A few years ago, Sherri Dunne of Rapid City used the new year as motivation to downsize her life. She and her husband had decided to sell their home of 15 years and move into an apartment.
As she stared at a new retired life in the coming year, Dunne said she had to decide if she wanted to be held captive by her many possessions or lighten her load and be free to travel. She chose the latter.
“After I took the Christmas decorations down and boxed them up, I went through everything,” she said.
The entire process took her about three months. She began by making piles: things to keep, things to sell at a garage sale, things to donate to the Rapid City Club for Boys and things to give to her children and grandchildren.
She priced the garage sale items as she put them in boxes, which she kept in a storage unit she and her husband rented. They held the garage sale at their storage unit. She said she enjoyed seeing her prized possessions, such as her Dickens Village pieces and Jon Crane prints, in her children’s homes.
Dunne loves her new, uncluttered lifestyle and really enjoyed “getting rid of all of it.”
“It took quite a mindset, though,” she said.
Downsizing just one area of your life, such as a closet or your wardrobe, can also lead to a lighter existence.
To streamline your closet, former fashion consultant Amy Morrison of Rapid City recommends starting with your favorite pieces. When these items are in the dirty laundry, it feels as though you have nothing to wear even though your closet says otherwise, she said.
“That’s where you start, with those key pieces that you love, and then you build off those,” Morrison said. “De-cluttering your closet helps to de-clutter your mind. It’s that removing of excess.”
Several items that are key for most women, she said, are a jean jacket, a comfortable pair of jeans and, especially this time of year, a turtleneck in either black or gray.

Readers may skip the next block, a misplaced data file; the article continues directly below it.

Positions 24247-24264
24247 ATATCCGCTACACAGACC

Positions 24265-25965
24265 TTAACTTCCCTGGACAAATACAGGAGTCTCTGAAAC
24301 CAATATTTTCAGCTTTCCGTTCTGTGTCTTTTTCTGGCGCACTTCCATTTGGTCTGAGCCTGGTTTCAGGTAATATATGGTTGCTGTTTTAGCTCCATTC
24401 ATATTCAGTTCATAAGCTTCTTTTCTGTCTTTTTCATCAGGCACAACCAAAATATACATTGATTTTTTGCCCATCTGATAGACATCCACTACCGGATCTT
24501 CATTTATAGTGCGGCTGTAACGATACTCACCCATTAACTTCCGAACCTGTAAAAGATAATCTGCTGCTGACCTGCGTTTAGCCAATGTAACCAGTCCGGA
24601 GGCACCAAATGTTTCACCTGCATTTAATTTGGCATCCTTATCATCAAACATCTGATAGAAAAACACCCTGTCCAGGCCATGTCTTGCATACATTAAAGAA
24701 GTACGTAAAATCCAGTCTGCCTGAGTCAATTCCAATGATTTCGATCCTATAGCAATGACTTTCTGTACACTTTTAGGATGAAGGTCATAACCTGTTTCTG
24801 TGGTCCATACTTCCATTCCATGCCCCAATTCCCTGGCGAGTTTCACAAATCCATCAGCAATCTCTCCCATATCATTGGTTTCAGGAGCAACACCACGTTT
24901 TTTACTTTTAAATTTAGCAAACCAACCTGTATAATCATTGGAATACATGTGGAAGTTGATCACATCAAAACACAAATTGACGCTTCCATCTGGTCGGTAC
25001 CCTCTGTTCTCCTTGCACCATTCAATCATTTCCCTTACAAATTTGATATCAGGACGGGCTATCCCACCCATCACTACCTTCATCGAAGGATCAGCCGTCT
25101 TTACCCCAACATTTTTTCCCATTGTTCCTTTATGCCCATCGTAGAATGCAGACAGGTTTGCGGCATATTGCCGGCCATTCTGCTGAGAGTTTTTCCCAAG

Reversible skirts can give you four different looks, she said. Those with wide-panel waists can be worn up as a tunic top over a pair of skinny jeans or leggings, and, depending on the length, can even be worn as a dress.
Minimizing does not mean wearing the same things over and over again, she said. It is being smart with what you purchase and seeing multiple uses in the things you buy. Morrison said you can outsmart the fashion critics by having a few pieces and creating multiple outfits. A colorful scarf can be worn as a belt or around the neck to accessorize and add color to outfits.
Morrison said economizing your closet is not about being a fashionista; it’s about streamlining.
She said she is tired of taking 25 minutes every morning deciding what to wear.
Downsizing is in her scope right now as she and her husband look for ways to reorganize their lives so they are giving energy to where it matters — to their family, their friends and organizations that need their time and attention, rather than to “all this extraneous stuff,” she said.
Morrison just finished reading “Living Large: From SUVs to Double Ds—Why Going Bigger Isn’t Going Better” by Sarah Wexler, and highly recommends the book for those looking to start an uncluttered life.
“There is something so liberating about this whole concept of downsizing,” she said.